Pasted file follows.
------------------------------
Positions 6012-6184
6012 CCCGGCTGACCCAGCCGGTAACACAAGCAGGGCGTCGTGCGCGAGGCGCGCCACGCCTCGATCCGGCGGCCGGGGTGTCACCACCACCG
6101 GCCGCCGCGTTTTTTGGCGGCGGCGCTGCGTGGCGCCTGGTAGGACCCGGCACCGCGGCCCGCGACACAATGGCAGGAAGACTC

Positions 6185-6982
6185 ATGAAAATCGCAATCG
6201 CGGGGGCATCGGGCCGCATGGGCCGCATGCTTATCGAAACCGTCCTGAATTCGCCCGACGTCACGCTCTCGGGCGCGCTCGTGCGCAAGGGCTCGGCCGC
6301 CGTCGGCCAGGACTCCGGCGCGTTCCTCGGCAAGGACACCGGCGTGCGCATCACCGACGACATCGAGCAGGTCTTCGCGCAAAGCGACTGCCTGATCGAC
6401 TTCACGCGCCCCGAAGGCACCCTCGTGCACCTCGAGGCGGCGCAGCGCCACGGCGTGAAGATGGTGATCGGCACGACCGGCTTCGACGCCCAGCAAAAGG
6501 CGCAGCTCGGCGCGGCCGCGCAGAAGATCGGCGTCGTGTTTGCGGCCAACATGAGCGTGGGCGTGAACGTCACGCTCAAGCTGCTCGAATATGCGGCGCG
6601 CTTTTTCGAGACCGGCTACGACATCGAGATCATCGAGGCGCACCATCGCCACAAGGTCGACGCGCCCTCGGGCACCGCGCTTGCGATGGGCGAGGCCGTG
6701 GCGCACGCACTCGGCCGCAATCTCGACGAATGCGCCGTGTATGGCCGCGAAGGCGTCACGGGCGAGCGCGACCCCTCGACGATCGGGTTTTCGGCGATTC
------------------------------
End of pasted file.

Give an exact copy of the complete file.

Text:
Positions 6012-6184
6012 CCCGGCTGACCCAGCCGGTAACACAAGCAGGGCGTCGTGCGCGAGGCGCGCCACGCCTCGATCCGGCGGCCGGGGTGTCACCACCACCG
6101 GCCGCCGCGTTTTTTGGCGGCGGCGCTGCGTGGCGCCTGGTAGGACCCGGCACCGCGGCCCGCGACACAATGGCAGGAAGACTC

Positions 6185-6982
6185 ATGAAAATCGCAATCG
6201 CGGGGGCATCGGGCCGCATGGGCCGCATGCTTATCGAAACCGTCCTGAATTCGCCCGACGTCACGCTCTCGGGCGCGCTCGTGCGCAAGGGCTCGGCCGC
6301 CGTCGGCCAGGACTCCGGCGCGTTCCTCGGCAAGGACACCGGCGTGCGCATCACCGACGACATCGAGCAGGTCTTCGCGCAAAGCGACTGCCTGATCGAC
6401 TTCACGCGCCCCGAAGGCACCCTCGTGCACCTCGAGGCGGCGCAGCGCCACGGCGTGAAGATGGTGATCGGCACGACCGGCTTCGACGCCCAGCAAAAGG
6501 CGCAGCTCGGCGCGGCCGCGCAGAAGATCGGCGTCGTGTTTGCGGCCAACATGAGCGTGGGCGTGAACGTCACGCTCAAGCTGCTCGAATATGCGGCGCG
6601 CTTTTTCGAGACCGGCTACGACATCGAGATCATCGAGGCGCACCATCGCCACAAGGTCGACGCGCCCTCGGGCACCGCGCTTGCGATGGGCGAGGCCGTG
6701 GCGCACGCACTCGGCCGCAATCTCGACGAATGCGCCGTGTATGGCCGCGAAGGCGTCACGGGCGAGCGCGACCCCTCGACGATCGGGTTTTCGGCGATTC